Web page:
Similarly, the Corporate Climate Responsibility Monitor (2022) [4] released by the New Climate Insititute found that the climate pledges of 25 of the world’s largest corporations lack integrity and are not backed by thorough action plans.  

Figure 2 - Net-zero pledges

While these findings undermine faith in corporate environmental messaging, organisations are now more than ever, being confronted with the repercussions of opting for shortcuts in their sustainability claims. Let us explore some of these consequences. 


The True Cost of Greenwashing 

Cases of greenwashing that present corporate risks have risen to 1 in 4, up from 1 in 5 in 2022[5]. These risks continue to be unveiled as corporate sustainability matures. Let us explore some of them. 


Legal Implications  

The climate change litigation database[7] shows that there have been over 2300 climate change-related lawsuits. In the last decade, cases of greenwashing have led to a loss of billions of euros in fines, with the highest being 31.1 billion euros by Volkswagen in 2020.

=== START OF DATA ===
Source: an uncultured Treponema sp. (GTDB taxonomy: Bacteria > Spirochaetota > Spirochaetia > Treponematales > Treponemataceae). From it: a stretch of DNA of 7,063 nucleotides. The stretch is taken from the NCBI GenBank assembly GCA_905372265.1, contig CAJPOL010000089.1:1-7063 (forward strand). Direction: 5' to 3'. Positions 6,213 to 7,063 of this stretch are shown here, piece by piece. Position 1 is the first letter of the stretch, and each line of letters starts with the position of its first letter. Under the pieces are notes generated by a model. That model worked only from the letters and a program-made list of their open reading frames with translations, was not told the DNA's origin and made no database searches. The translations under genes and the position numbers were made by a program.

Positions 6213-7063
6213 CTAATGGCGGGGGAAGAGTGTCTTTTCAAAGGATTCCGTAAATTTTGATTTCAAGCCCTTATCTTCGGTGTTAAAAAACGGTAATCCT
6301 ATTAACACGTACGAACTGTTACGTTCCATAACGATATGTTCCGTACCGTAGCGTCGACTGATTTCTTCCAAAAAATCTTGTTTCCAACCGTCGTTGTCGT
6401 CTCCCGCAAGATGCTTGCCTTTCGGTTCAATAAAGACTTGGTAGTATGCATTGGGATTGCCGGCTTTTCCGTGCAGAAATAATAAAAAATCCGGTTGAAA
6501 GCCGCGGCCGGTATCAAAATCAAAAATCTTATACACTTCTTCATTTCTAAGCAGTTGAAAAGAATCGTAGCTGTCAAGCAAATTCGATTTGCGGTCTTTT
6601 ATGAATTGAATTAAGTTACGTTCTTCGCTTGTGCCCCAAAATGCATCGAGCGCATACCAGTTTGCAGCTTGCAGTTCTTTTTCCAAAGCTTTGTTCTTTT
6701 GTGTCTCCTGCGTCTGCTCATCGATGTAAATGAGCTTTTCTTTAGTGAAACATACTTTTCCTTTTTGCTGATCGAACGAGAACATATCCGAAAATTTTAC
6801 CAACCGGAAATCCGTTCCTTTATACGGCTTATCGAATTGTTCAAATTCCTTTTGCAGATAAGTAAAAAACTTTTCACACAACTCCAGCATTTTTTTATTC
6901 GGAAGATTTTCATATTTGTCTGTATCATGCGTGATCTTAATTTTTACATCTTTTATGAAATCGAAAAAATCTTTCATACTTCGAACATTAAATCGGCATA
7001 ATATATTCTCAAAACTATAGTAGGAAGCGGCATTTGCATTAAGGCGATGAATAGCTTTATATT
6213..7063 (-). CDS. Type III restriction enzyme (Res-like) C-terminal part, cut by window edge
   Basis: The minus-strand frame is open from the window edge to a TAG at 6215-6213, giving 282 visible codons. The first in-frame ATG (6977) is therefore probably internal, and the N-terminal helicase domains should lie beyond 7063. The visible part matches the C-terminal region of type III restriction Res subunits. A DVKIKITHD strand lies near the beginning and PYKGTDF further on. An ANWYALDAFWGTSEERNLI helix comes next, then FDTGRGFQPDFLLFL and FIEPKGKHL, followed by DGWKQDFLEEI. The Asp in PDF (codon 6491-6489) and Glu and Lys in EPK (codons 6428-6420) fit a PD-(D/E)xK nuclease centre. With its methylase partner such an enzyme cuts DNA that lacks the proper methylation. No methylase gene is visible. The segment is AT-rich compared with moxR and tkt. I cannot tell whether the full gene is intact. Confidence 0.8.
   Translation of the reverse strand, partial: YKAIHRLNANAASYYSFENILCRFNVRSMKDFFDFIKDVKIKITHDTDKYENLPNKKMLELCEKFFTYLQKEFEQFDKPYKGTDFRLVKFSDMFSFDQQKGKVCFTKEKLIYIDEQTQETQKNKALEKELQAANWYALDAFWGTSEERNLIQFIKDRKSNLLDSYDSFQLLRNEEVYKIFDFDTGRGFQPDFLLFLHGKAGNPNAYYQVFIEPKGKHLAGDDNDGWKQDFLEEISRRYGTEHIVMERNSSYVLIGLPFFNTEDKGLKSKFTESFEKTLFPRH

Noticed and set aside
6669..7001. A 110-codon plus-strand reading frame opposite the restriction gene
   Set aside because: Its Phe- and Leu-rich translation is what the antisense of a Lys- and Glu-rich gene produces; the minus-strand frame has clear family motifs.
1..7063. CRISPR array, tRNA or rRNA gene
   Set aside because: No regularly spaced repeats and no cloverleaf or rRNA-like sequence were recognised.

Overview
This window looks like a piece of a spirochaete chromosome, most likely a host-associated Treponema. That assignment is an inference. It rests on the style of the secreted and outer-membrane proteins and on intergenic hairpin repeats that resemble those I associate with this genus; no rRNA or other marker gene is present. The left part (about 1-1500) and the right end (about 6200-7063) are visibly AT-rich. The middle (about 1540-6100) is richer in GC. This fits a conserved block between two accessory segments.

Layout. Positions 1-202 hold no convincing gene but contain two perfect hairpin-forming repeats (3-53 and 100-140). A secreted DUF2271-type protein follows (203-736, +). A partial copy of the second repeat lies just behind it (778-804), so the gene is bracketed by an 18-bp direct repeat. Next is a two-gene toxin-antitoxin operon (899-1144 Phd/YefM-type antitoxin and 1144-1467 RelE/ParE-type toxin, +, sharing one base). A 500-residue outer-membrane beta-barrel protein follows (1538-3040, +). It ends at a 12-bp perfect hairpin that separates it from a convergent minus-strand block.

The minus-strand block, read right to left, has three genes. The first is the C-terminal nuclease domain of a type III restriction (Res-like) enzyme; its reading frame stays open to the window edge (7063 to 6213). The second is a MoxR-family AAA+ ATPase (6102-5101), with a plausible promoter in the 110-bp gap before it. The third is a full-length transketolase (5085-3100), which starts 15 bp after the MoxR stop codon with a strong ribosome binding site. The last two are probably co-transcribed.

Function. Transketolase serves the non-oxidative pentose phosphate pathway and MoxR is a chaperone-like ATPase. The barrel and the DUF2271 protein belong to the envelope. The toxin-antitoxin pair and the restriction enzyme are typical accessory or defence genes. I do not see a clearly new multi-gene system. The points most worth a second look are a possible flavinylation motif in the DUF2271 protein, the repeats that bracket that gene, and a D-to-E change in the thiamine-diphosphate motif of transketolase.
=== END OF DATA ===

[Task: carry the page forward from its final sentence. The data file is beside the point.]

Reasons for some of the fines include:

  1. Delay in sharing emissions reports;
  2. False ‘greener’ marketing
  3. Failing to follow ESG (Environmental, Social & Governance) investment policies
  4. Making unsubstantiated claims on labels


Anti-Greenwashing Legislation Around the World

Across the world, several countries are unveiling anti-greenwashing legislation to protect consumers and the environment. Let's have a look at a few: 

European Union (EU) 

EU Parliament endorsed a provisional agreement for a new Greenwashing Directive at the beginning of 2024. The Directive sets stringent rules around green claims, the use of environmental labels and the early obsolescence of goods. The aim is to protect consumers from greenwashing and promote a circular and green EU economy. Some key highlights of the regulation include: 

  • General Environmental Claims Now Banned